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Key Issues: Energy
Energy costs and availability will heavily influence future economic competitiveness.
In this May 2013 Energy and Economics episode of the Radical Physics online video series produced by Wonderfest, The Bay Area Beacon of Science, Bay Area Council Economic Institute president Sean Randolph explains the deep connections between energy and economics. He addresses national as well as global concerns, and he looks at the past as well as toward the future.
Focusing on the Bay Area and on California as a whole, Economic Institute reports have analyzed the growth and competitiveness of the renewable energy sector.
Employment in the Bay Area’s Emerging Clean Economy
—July 2011 (PDF: 20 pages, 949 KB)
A brief by the Bay Area Council Economic Institute presenting Bay Area data from the Brookings Institution study entitled Sizing the Clean Economy.
Global Competitiveness, China and California’s Emerging Clean Energy Economy
—December 2010 (PDF: 52 pages, 1.2 MB)
This white paper presents California’s climate and energy policies in a global setting, asking whether there is a clear linkage between policy and the development of energy efficiency and renewable energy industries.
The California power crisis of 2000–2001 led to new interest by cities in establishing municipal utilities for electric power. Three Bay Area Economic Forum reports analyze the economics of establishing new city-owned electrical utilities and of implementing Community Choice Aggregation.
The Economics of Community Choice Aggregation: The Municipalization of Local Power Acquisition and Production
—June 2007 (PDF 44 pages, 437 KB)
The Economics of Electric System Municipalization: Infrastructure Aquisition and its Effect on Consumer Rates
—October 2002 (PDF 27 pages, 428 KB)
The Economics of Electric System Municipalization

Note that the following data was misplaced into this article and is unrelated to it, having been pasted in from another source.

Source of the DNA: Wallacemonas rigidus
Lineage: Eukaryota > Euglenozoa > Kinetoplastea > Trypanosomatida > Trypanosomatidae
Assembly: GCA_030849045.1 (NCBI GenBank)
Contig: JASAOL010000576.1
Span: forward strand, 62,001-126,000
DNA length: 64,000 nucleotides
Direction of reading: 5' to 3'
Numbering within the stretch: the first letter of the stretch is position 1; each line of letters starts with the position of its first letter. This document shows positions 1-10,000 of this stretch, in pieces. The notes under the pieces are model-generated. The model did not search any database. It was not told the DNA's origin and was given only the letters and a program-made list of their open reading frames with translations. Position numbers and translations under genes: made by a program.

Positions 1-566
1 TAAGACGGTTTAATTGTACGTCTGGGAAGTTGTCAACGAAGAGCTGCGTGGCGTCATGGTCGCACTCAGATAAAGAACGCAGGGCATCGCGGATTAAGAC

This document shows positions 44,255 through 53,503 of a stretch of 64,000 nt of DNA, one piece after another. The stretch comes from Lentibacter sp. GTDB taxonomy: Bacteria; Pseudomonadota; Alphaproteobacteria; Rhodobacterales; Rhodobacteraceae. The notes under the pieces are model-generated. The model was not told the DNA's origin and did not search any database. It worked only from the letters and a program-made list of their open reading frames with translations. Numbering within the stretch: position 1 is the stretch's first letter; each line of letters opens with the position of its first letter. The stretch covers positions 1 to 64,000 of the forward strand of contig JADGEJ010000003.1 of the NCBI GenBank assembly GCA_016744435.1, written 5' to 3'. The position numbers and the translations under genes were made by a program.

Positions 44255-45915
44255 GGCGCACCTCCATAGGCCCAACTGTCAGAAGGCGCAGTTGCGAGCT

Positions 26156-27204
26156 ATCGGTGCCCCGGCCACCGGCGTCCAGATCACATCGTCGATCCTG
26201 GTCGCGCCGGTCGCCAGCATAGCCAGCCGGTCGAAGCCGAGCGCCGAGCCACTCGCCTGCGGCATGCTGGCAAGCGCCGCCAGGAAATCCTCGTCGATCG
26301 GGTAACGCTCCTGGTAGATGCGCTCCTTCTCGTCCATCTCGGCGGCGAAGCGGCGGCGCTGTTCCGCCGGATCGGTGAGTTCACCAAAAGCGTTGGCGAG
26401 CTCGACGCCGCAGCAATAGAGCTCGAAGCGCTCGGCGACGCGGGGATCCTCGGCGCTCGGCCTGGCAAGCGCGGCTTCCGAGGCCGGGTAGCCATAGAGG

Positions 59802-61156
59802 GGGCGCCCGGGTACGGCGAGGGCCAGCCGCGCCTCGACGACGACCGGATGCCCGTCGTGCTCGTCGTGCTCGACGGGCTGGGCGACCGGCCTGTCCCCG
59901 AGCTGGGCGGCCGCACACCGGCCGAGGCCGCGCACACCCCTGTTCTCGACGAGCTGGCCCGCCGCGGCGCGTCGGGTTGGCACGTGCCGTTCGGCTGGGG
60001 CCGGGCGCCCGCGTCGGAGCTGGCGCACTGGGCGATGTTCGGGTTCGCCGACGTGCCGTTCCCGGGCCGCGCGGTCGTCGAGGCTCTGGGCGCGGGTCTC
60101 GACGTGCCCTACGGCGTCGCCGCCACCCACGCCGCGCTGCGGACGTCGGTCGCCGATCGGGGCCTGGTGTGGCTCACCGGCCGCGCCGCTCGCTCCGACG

A report examining the issue of whether the conversion of investor owned electric utility systems to new municipal utilities will reliably reduce electricity cost and consumer financial risk.
—October 2001 (PDF 40 pages, 194 KB)
Another series of reports by the Bay Area Economic Forum addresses the causes of California’s power crisis, and present a suggested framework for reconstructing an integrated California energy policy.
Lightning Strikes Twice:
California Faces the Real Risk of a Second Power Crisis
Taking the Right Steps to Ensure a Powerful Future
—August 2004 (PDF: 28 pages, 418 KB)
California is Still Coming Up Short on Electricity: The State’s power sector remains troubled and is at risk of a future supply shortfall.
Fourth in a series.
—May 2003 (PDF: 32 pages, 305 KB)
California’s Energy Future:
A Framework for an Integrated Power Policy
Third in a series.
—November 2002 (PDF: 36 pages, 170 KB)
California at a Crossroads:
Options for the Long-Term Reform of the Power Sector
Second in a series.
—October 2001 (PDF: 60 pages, 329 KB)
The Bay Area: A Knowledge Economy Needs Power
A Report on California’s Energy Crisis and Its Impact on the Bay Area Economy
First in a series.
—April 2001 (PDF 74 pages, 450 KB)